Arjun Madhra – PGT Chemistry – Delhi Public School, Ghaziabad International

Posted November 19, 2019 10:14 am by

When teachers emerge with industrial experience and evolve with the passion to make things better, the education sector flourishes. Most importantly, we don’t just generate school or college pass outs. We generate thinkers, inventors and better citizens. Meet Mr Arjun Madhra, PGT Chemistry and see what he has to say about teaching techniques in Chemistry.

Mr Arjun, please give me a brief about your background.

I have done my schooling at Bishop Conrad Senior Secondary School, Bareilly. Upon completing my 10+2, I did my B Tech in Electronics and Communications from Abdul Kalam Technical University in Delhi. After completing my B Tech, I worked with couple of networking companies because my expertise was in the field of networking and data communications. I worked with Aricent Technologies, the MNC based in France. Likewise, I worked in 2-3 companies before getting into the education sector.

At the end of 2013, my father was diagnosed with cancer and that prompted me to change my field from IT to school teaching. I left my job and went back to Bareilly. My mother has been a teacher for a primary school for approximately 25 years. I got a couple of home tuitions because of her reference. I started my career taking home tuition classes for Class XI and XII for Physics and Chemistry. Then, I plunged in as a full time school teacher and currently work with the Delhi Public School, Ghaziabad. I have worked with other prestigious schools as well, like DLF Public School, etc.

Why Chemistry?

There has always been a personal liking for Chemistry. When I was in Class X, XI and XII, I liked Chemistry. I never took any supplementary classes or tuitions for Chemistry. I studied it on my own and I used to score the highest in my batch as well. So, I always had special appreciation for Chemistry, especially in Physical and Organic Chemistry. Even after my BTech, I did my MSc in Organic Chemistry because in Electronic and Communications, our curriculum is such that you are by default MSc in Physics. We study about electromagnetics, solid state devices, etc. It covers everything that is covered in MSc Physics. So, with my MSc in Chemistry, I am well equipped to teach Physics and Chemistry.

Tell us about the current school you work for.

I work for Delhi Public School under the aegis of Ghaziabad Society. That is why we call it DPSG. We have two societies here – the Delhi society and the Ghaziabad society. I work for DPSG International. We follow the International curriculum. I take classes for 10th, 11th and 12th standards.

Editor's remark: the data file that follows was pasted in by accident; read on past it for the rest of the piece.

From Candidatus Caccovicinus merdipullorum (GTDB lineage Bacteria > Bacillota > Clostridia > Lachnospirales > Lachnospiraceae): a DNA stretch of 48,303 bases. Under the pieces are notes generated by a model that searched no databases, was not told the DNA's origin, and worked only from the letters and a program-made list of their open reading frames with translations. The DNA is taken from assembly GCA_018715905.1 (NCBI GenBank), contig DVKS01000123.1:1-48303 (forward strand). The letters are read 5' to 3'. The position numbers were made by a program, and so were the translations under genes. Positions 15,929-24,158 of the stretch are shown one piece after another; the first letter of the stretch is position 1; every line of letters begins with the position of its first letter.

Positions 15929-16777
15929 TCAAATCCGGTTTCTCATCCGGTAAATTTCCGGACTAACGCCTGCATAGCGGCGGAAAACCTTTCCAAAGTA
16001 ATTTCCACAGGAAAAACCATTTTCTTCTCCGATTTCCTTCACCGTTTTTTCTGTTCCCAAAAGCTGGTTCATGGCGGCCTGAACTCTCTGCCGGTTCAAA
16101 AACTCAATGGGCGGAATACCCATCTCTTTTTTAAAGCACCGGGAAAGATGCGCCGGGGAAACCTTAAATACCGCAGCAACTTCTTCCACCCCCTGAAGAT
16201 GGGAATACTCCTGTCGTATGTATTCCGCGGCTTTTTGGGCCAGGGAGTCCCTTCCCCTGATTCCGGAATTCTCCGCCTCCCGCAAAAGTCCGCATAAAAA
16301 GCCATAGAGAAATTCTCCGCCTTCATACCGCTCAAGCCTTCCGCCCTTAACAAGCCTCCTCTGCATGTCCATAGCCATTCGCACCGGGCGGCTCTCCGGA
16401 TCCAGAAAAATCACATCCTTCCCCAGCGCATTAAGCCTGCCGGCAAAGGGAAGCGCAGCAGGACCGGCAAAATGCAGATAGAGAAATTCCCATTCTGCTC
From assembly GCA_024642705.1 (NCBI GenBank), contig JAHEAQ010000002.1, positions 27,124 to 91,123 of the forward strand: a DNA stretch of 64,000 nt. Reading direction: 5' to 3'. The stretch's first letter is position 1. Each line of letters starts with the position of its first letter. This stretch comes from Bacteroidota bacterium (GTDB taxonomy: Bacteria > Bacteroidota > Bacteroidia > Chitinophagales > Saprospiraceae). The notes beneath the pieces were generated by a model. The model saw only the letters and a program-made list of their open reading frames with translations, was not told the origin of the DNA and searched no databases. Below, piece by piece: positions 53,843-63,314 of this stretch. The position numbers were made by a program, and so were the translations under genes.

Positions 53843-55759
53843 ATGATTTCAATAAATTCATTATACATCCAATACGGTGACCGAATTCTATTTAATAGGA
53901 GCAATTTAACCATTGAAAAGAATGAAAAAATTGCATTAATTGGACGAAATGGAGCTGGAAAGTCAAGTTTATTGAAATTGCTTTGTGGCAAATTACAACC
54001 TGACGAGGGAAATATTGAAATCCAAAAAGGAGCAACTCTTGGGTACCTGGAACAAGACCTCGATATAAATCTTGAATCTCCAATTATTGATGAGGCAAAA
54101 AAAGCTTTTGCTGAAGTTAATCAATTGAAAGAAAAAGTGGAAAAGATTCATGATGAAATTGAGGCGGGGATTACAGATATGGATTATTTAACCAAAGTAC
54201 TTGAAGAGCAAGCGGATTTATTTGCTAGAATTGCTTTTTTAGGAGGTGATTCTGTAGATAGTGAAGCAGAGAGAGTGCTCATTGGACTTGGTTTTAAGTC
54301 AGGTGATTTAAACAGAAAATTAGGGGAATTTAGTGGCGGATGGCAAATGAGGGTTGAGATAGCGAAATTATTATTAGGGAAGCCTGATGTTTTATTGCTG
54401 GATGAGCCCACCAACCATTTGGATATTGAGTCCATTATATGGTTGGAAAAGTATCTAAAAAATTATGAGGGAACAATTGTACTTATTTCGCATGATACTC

The level of high school Chemistry is so high; what is your strategy to make your class interesting?

Today, we are in the modern day teaching. Chemistry is perhaps the branch of Science that impacts life of individuals, directly – the clothes you wear, the food you eat, everything you do is directly linked to Chemistry. What you take from nature or give to nature is Chemistry.

Our basis of teaching is making the classes interactive by way of integrating examples with what we teach. When we talk about carbon; for instance in organic chemistry, we talk about why carbon forms so many organic compounds. This leads to the talk of the self-linking property of carbon. We talk about the valency of carbon.

Likewise, if we are able to integrate with people and keep moving with change, then we are able to make a large network. I usually connect this with the social networking sites. If you find a friend in Facebook and then you see a common friend, whom you then befriend on Facebook, etc.

We integrate real-life examples so that concepts and subjects can be better imbibed. This makes the class interactive, or else, the class can become very boring. It is not about the quantum but the quality of teaching that we focus on.

Teaching is not a target-oriented job. But do you feel the pressure of how your students will perform in their exams?

Nowadays, teaching has become highly professional. Earlier, when we were students, it wasn’t so much so. Professional as in, there was not too much of steps involved in teaching. A decade or two ago, teaching was focused on the content part alone.

Now, a teacher is expected to be a multi-tasker. A teacher has to be good with documentation, conducting activities, leadingthe pack, content knowledge, etc.  So, a teacher has to be an all-rounder in order to make the class worthwhile. Teaching is highly challenging nowadays. I have experience from the IT sector as well and many a times I tell my mother that I feel like switching back to IT.

Do you agree that a teacher has to be multi-tasking?